Must conquer chicken.
(Jessica: it's not bloody)
After my cooking boot camp chicken disaster, I am on a mission to overcome my aversion of chicken and master it. I bought a free range whole chicken from Market Meat. Whole chicken costs slightly less than individual parts and significantly cheaper than the boneless skinless products. I used to think the differences in cost isn't worth the labour of deboning and de-skinning the whole bird, but after a few practice, it does get easier. Plus, you can use the bones for chicken broth.
There are countless ways to start deboning your chicken. Helen is the master when it comes to this rather formidable task. Maybe I will have her add a few things the post later. I learned to debone chicken at the bootcamp.
Step 2: Feel and find the chicken beast bone. Flip the bird over and point the tail end away from you. Use your finger to get a feel for the bone in the middle of the chicken. You want to figure out where it is, how long and thick it is, and where is the best place to start cutting. Don't rely on sight.
Step 4: Separate the breast from the shoulder. At the end of the collar bone, use your hand to feel for the shoulder joint. Bend the joint back to expose "the knuckle". This is the same motion as if to dislocate someone's shoulder. Cut through it with your knife. It should slice through easily.
Step 6: Repeat for the other side. Once finish. Put the bones aside. If you are not making chicken broth, discard the bones.
Step 7: Separate the breasts from the thighs. At this point, you have two large pieces of chicken with the breast and thigh connected by some skins and tissues. If you feel around, you will easily find this spot and cut it in half to separate them.
At this point, you need to decide what you what type of end product you want. For this tutorial, I will keep cutting until all the product is completely boneless and skinless.
Boneless Skinless Breast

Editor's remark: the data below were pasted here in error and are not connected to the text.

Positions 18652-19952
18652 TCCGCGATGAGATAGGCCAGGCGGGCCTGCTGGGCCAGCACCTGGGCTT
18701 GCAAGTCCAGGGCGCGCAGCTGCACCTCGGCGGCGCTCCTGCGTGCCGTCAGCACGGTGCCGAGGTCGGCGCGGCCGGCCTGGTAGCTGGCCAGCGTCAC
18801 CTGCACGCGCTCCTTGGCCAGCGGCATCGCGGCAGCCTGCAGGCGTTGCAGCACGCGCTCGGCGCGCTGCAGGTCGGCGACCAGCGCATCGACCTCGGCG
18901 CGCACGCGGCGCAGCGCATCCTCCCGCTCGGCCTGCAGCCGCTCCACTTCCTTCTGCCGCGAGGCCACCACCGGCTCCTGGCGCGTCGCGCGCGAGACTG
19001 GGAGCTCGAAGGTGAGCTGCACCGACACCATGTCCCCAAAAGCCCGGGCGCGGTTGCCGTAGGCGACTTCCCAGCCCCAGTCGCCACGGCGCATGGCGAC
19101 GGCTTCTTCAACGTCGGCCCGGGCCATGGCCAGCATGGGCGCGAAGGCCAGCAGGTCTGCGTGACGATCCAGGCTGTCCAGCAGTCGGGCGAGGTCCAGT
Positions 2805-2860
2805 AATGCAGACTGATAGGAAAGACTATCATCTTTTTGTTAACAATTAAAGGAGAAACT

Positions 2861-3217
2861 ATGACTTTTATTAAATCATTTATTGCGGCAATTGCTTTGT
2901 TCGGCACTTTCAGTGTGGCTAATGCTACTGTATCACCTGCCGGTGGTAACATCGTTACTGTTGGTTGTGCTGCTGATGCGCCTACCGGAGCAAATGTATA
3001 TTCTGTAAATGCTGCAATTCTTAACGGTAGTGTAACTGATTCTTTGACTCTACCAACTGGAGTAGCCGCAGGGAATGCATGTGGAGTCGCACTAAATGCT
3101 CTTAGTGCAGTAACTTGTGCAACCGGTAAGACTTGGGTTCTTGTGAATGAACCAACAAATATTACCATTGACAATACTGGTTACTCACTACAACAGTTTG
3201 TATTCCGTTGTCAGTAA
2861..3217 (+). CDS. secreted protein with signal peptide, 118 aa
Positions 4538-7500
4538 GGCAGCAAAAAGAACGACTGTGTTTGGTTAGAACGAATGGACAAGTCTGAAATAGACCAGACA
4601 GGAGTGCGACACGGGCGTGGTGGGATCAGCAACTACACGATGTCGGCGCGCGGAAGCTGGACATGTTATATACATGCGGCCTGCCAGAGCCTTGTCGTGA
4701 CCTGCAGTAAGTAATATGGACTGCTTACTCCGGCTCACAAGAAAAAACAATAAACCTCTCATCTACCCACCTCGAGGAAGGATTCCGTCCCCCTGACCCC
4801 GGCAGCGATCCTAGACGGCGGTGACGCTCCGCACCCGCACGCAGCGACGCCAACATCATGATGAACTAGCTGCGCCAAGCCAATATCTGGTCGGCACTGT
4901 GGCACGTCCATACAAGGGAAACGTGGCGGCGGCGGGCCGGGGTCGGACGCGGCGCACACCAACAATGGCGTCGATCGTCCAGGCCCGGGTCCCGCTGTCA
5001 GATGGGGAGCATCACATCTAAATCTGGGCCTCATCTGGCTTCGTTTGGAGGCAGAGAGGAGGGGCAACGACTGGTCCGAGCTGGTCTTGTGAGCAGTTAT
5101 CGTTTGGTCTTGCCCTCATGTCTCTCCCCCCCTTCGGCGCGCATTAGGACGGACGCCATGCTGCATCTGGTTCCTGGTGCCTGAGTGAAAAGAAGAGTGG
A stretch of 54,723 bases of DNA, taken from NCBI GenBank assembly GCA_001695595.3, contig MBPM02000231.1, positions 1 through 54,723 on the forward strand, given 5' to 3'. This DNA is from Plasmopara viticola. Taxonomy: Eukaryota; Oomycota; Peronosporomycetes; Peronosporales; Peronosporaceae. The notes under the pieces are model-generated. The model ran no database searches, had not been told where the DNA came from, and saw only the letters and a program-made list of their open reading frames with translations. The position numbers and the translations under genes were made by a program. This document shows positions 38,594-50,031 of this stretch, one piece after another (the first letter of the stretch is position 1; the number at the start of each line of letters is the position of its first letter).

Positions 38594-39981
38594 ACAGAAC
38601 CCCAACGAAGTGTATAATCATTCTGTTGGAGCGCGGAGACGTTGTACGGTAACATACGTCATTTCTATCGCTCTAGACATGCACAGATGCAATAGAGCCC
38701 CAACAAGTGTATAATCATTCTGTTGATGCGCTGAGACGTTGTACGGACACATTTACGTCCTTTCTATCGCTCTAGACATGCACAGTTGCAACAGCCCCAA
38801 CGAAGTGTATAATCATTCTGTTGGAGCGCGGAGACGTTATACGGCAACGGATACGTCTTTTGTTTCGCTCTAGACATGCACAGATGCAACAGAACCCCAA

At this point, you should have chicken breast with skin on. Skin can be easily peeled off. If not, a little encouragement with the knife with suffice. Attached to the breast is a small elongated piece of tenderloin. With the skin side down, tenderloin lies onto of the breast. This piece should be separated from the chicken to ensure the breast cooks evenly. You can remove this piece by hand or with a little help with the knife.
Boneless Skinless Thigh
At this point, the whole leg has both skin and bone. You will need to feel around the thigh to find the bone. With your fingers, secure the bone in your hand with two fingers under the bone. With the tip of your knife, ease into the meat to expose the bone and cut under it (like in the photo). Simply cut and scrape along the bones both ways until you reach the knee joint. If you want to make drumsticks, dislocate the knee joint and cut it. If you rather use the whole thigh as one piece of meat, don't cut the knee joint. Instead, with your knife, continue to cut and scrap the meat off the the knee and then the lower bones until the end tip. This tip of the leg has no meat and a lot of stringy tendons. Just cut off the skin and tendons here. Skin then can be easily peeled off by hand or with a knife.
Now, you have two pieces of boneless skinless breast, two thighs, two wings, two tenderloins, and maybe two drumsticks!